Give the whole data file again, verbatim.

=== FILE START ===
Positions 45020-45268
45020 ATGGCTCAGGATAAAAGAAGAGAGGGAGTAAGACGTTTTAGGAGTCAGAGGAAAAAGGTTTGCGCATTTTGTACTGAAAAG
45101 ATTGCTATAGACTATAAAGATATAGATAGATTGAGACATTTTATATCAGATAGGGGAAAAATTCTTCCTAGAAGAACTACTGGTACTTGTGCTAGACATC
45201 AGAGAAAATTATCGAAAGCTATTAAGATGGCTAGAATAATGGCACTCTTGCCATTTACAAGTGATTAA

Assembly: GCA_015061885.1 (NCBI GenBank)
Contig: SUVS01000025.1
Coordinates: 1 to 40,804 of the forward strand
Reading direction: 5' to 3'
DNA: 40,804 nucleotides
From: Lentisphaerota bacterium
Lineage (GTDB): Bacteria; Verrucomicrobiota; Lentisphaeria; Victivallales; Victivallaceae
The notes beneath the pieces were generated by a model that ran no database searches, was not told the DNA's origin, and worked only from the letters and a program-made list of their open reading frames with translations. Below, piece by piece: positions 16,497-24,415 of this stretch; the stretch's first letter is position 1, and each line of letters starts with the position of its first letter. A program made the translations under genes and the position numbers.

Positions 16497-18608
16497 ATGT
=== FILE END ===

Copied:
Positions 45020-45268
45020 ATGGCTCAGGATAAAAGAAGAGAGGGAGTAAGACGTTTTAGGAGTCAGAGGAAAAAGGTTTGCGCATTTTGTACTGAAAAG
45101 ATTGCTATAGACTATAAAGATATAGATAGATTGAGACATTTTATATCAGATAGGGGAAAAATTCTTCCTAGAAGAACTACTGGTACTTGTGCTAGACATC
45201 AGAGAAAATTATCGAAAGCTATTAAGATGGCTAGAATAATGGCACTCTTGCCATTTACAAGTGATTAA

Assembly: GCA_015061885.1 (NCBI GenBank)
Contig: SUVS01000025.1
Coordinates: 1 to 40,804 of the forward strand
Reading direction: 5' to 3'
DNA: 40,804 nucleotides
From: Lentisphaerota bacterium
Lineage (GTDB): Bacteria; Verrucomicrobiota; Lentisphaeria; Victivallales; Victivallaceae
The notes beneath the pieces were generated by a model that ran no database searches, was not told the DNA's origin, and worked only from the letters and a program-made list of their open reading frames with translations. Below, piece by piece: positions 16,497-24,415 of this stretch; the stretch's first letter is position 1, and each line of letters starts with the position of its first letter. A program made the translations under genes and the position numbers.

Positions 16497-18608
16497 ATGT